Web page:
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A Girl Walks Home Alone At Night


A girl does frequently walk home alone at night in Ana Lily Amirpour's debut feature.  Sometimes she glides, on a comandeered skateboard, down urban thoroughfares blasted solitary, through ghostly suburban streets.  All of these nocturnal movements taking place in the Iranian nether world called Bad City.   But like so much about Ms. Amirpour's original and assured narrative twisting, the last person whose safety we need worry about in Bad City is the young woman in the striped shirt and flowing chador.

The writer and director has apparently described her film as an "Iranian vampire spaghetti western." Such are the cultural mash-ups that emerge from the speech and upbringing of Ana Lily Amirpour.  Her description might sound like a bizarre story pitch, but it's fairly apt.  More unlikely than the concept is how well she makes it work.

Like the westerns of Sergio Leone and others, Amirpour has taken an American genre, shaken it up and let it settle on unfamiliar ground. One of the surprises, the ironies of A Girl Walks Home Alone at Night is the unfamiliar ground is actually American, the streets of Taft, California standing in for Bad City. So, we have an Iranian vampire film, starring Iranian actors, spoken in Farsi - all of this transpiring in a  landscape eerily familiar, believably different.  Most of all, we have a young filmmaker who has created a world of her own, in which the influences, the place and particular language uttered are all subordinate to her vision, to a story a universally human.


One of those possible influences is the French New Wave.  Conscious or not, "A Girl Walks Home" does share the French movement's filtering of Americana through it's own cultural prism.  Ms. Amirpour has gone about a first feature with all the confidence of early of an Godard or Truffaut, although she seems less eager to impress than the men of La Nouvelle Vague through their early films.  As with the French, there is (was) genuine affection for American films, music, automobiles, etc.; for American culture, pop or otherwise, insidious though it may be.  Ms. Amirpour grew up in California after her parents emigrated from Iran.  She's more likely to reference Back to the Future in interviews than A bout de souffle.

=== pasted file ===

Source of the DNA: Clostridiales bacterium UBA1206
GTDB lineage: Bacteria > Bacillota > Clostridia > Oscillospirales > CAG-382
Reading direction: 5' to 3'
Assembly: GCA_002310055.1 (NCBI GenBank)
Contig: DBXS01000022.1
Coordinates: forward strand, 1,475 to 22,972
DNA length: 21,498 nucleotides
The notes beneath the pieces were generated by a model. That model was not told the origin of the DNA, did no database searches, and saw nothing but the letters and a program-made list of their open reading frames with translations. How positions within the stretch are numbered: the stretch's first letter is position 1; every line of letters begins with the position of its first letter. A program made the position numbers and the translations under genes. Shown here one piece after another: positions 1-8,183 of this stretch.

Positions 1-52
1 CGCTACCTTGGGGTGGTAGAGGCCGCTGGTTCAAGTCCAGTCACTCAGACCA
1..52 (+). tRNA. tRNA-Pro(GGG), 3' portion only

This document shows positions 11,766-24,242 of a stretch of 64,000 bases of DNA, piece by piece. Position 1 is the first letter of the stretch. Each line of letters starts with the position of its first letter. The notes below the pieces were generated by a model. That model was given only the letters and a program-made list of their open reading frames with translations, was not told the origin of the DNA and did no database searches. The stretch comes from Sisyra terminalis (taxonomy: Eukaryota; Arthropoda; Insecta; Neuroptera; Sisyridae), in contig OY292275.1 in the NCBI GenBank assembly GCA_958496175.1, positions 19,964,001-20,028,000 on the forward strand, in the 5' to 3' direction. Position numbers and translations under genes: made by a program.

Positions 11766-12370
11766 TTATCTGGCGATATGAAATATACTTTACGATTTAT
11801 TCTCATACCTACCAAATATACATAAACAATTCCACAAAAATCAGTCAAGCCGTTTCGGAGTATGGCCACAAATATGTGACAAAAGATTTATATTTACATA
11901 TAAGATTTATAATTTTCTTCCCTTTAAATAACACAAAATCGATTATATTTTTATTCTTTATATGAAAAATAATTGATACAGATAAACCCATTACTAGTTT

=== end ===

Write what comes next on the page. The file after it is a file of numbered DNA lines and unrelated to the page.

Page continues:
The presence of some of American culture's more seductive tokens begin from the first scene of "A Girl Walks Home."  So too does Ms. Amirpour's thwarting of expecations that such objects might arouse. We see Arash (Arash Marandi), clad in white t-shirt and black Levi's, somewhere between James Dean and Brando perhaps.  First seen leaning against a wooden fence, smoking a cigarette, an immemorial pose for young turks on film and off, Arash climbs into the wooden enclosure and pulls out a cat.  Hardly the most badass of gestures, but the cool is temporarily restored when he drives off in his 1957 Thunderbird Convertible.



Much as he might look and drive the part, Arash is really not much of a  rebel after all, causeless or otherwise.  The handsome young man is a generally passive character in the action of the film.  He can offer little resistance when drug dealer and pimp Saeed (Dominic Rains), takes his car keys and drives off in that sleek Thunderbird for which he saved 2191 days.  Arash is equally feckless with the cause of the repossession:  his father, Hossein (Marshall Manesh), in debt to Saeed.  Hossein languishes about the pen-like enclosure of their cramped home's living room, shooting up between his toes, lolling in post-fix stupor, or blatantly freaking out.  Only after Arash crosses paths and capes, as it were, with The Girl (so credited), does he begin to show any initiative in dealing with his life in Bad City.


It is the seemingly meek "Girl" (Sheila Vand) who asserts herself at will on the scant population of the city.  She glides about the lonely streets, occasionally sinks her fangs into an unsuspecting neck, or scares straight The Street Urchin (Milad Eghbali).  "Are you a good boy," her menacing question to the boy as she looms before him before letting him go unscathed (albeit without his skateboard).